Earlier my day was lovely…the sun was out smiling at everyone, the birds were singing, I had heard from a good friend, my toddler had some potty training success and I was reminded of how blessed we are.
Yet, the day took a sharp, unexpected decline when my otherwise sweet, spunky 3-year-old looked me straight in the eyes and defiantly spouted out, “You’re an asshole.”
“What did you just say?!” I stammered, stunned and paralyzed.
So he repeated it, of course, this time accentuating the swear word and then explaining that I made him “so mad.”
I’m pretty sure my face was a mix between a smirk, confusion and pre-ugly crying status.
I really didn’t know whether to laugh, cry, drink, do some push-ups, hide in the closet or ask him how he finally figured out the truth?
But seriously, just this morning he was telling me, literally, these exact words: “Mommy, you’re so beautiful. I love you. Can you make me some pancakes?” (ha ha…he’s good, right?)
And now he was calling me an a-hole because I asked him to put his books away?! What in THE world was going on here?!
Yet, amidst trying to figure out where he heard that word (he claims at preschool, but I’m not sure about that), I started beating myself up.
I mean, if my toddler was swearing, certainly it was a reflection of my parenting skills, right?
Somehow it got me thinking about how parents beat themselves up ALL the time.
Questions pervade our tired minds: Are our children eating healthy enough? Are the kids brushing their teeth well enough? Are they reading enough? Are they eating/drinking too much sugar? Are they watching too much TV? Are they active enough? Should they be able to do this/that by a certain age? Are they keeping up with the neighbor’s kids and their friends? Will they make it into a good college one day? Should we be doing more Pinteresty thingies? Do we need to make heart-shaped pancakes on Valentine’s Day to be a good parent?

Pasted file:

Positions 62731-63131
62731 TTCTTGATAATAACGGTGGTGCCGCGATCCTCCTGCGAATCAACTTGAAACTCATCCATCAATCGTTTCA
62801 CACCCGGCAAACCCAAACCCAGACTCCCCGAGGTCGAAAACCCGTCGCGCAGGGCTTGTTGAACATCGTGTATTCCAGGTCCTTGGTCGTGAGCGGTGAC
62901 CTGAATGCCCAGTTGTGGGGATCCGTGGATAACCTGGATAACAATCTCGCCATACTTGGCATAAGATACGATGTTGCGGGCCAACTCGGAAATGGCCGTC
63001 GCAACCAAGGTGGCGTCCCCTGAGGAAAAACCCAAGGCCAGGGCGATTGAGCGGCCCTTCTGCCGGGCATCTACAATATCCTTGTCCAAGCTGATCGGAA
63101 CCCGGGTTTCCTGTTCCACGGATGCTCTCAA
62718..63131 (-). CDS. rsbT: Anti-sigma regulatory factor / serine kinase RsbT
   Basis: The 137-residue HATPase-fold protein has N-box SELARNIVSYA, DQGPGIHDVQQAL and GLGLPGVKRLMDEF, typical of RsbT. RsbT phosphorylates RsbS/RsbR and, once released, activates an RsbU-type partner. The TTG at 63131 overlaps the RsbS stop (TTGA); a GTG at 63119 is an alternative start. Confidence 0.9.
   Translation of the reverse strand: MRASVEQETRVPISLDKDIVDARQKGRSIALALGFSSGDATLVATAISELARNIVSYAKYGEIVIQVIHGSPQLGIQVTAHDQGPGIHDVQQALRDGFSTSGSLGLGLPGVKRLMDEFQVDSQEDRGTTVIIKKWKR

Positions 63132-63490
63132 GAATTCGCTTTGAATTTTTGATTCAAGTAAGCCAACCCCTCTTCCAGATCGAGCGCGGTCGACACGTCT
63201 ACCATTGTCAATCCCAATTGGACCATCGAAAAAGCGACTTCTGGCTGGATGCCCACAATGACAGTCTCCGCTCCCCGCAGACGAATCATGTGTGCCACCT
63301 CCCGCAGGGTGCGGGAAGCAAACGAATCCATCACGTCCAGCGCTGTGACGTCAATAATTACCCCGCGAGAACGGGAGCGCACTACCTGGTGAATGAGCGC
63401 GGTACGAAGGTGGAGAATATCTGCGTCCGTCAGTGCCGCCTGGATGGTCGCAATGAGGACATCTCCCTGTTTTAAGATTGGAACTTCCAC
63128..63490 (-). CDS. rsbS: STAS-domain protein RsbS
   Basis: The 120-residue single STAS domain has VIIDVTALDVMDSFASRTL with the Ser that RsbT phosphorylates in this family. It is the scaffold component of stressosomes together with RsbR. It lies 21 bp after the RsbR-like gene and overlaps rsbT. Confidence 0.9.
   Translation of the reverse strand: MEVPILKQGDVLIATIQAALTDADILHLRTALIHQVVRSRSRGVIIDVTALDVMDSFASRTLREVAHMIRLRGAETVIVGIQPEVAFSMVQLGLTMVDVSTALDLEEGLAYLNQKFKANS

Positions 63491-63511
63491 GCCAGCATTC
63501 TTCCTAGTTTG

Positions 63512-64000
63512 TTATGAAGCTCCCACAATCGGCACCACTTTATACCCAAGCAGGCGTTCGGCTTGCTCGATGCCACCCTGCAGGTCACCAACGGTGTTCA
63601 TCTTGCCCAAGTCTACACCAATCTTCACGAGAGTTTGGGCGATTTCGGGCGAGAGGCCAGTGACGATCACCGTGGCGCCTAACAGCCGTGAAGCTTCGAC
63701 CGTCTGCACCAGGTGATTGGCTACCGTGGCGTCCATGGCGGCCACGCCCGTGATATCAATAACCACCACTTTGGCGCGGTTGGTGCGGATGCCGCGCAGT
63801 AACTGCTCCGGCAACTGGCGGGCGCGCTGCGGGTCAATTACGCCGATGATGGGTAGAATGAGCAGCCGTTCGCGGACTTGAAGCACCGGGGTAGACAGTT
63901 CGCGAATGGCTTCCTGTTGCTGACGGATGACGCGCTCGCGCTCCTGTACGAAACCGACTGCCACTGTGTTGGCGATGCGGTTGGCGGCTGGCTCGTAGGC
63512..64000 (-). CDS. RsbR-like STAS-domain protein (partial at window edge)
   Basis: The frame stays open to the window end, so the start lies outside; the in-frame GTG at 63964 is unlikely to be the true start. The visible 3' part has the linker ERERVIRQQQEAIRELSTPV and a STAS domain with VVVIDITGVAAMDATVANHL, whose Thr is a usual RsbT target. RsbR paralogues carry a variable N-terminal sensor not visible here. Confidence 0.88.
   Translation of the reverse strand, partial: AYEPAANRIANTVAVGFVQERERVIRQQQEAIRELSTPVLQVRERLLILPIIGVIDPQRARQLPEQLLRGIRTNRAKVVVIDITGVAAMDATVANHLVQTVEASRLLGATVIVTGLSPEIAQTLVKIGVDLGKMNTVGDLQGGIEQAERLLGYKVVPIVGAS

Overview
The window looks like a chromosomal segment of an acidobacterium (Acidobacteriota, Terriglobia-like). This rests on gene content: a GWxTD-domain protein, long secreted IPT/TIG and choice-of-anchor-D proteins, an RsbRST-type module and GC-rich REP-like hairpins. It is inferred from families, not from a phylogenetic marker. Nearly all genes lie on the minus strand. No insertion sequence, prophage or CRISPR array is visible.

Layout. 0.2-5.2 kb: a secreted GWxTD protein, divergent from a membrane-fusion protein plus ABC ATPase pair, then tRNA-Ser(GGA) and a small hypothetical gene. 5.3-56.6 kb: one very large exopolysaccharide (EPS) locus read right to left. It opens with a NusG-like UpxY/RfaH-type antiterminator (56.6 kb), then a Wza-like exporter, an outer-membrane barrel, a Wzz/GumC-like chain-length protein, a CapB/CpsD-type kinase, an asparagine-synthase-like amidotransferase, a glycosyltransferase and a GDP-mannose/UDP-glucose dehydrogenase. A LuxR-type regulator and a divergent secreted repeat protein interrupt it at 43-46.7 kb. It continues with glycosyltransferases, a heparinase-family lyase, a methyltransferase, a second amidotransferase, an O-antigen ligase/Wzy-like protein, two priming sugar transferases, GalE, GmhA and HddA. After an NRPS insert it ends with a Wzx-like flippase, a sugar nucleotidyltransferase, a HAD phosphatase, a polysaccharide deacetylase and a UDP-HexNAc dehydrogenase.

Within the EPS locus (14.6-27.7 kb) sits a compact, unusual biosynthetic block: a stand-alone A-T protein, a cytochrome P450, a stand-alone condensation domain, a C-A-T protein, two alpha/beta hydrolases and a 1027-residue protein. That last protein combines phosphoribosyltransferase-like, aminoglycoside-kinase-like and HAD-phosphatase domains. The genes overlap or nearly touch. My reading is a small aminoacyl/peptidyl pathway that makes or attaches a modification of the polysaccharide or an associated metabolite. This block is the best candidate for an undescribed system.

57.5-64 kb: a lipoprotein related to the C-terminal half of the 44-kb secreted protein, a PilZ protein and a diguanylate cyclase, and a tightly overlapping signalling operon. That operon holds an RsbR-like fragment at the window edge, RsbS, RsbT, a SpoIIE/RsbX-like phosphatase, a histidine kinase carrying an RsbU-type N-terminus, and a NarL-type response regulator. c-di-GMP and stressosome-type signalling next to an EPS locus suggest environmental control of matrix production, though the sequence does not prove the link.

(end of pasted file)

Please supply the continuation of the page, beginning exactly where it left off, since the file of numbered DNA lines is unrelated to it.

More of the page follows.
OH. MY. GOSH.
The list could go on and on…and on and on.
It’s totally normal that (good) parents have these questions and doubts. We have them because we care…so much.
Yet, it makes me sad that we beat ourselves up…so much.
We place such a lofty value on our roles as parents, sometimes at the detriment of our own personal happiness.
Yet, isn’t that what parenting is all about? Once we have kids, they are supposed to be the center of our world?
To an extent, I believe.
Parents still need to do some of the things that keep themselves happy, and sane, in this crazy land of parenthood.
Our kids can be a reflection of us, but they cannot solely define us.
After all, one day our babies will be off on their own, and the parents will be left to piece together life and figure out how to function without their kids as the daily priority.
Parents need to realize that as long as they are doing their part, and loving their children and trying to guide them and remind them that the world does not revolve around them, that they are doing ok. Often times, they are doing more than ok.
Some parents may want their teenagers to care more about school and earn better grades, and they can model what hard work is, but ultimately, the kids have to do it themselves.
Some parents may want their kids to play certain sports or do certain activities, but again ultimately, it is up to the kids because they are their own individuals with their own wishes and motivating factors.
There are always bad apples in the news; I try not to blame the parents every time because the truth is, there are real assholes that exist out there, regardless of what the parents did or did not do.
What I realized today is that if I stopped to correct my son with his unexpected, unwanted swearing, which I did, then I was doing my job. If I needed to do it again one day, then so be it, but that is me doing my job and trying to make him turn out to be the best person he can be.
Good parents do the best they can do, and they may make mistakes, but they are always there for their children.
So, the good news is that after a timeout (for both my son and me), my boy exorcised the “asshole” demons that had temporarily taken over, and he stroked my hair, hugged me and said, “Mommy, I won’t ever call you an asshole again. I’ll call you Mommy. I love you.”
Then minutes later, I heard, “Mommy, help! I have a dangler!”
Ahhhh, music to my ears. I’ll take a dangler over a swear word from my boy any day!
But now I have to also figure out where he learned the word “dangler”…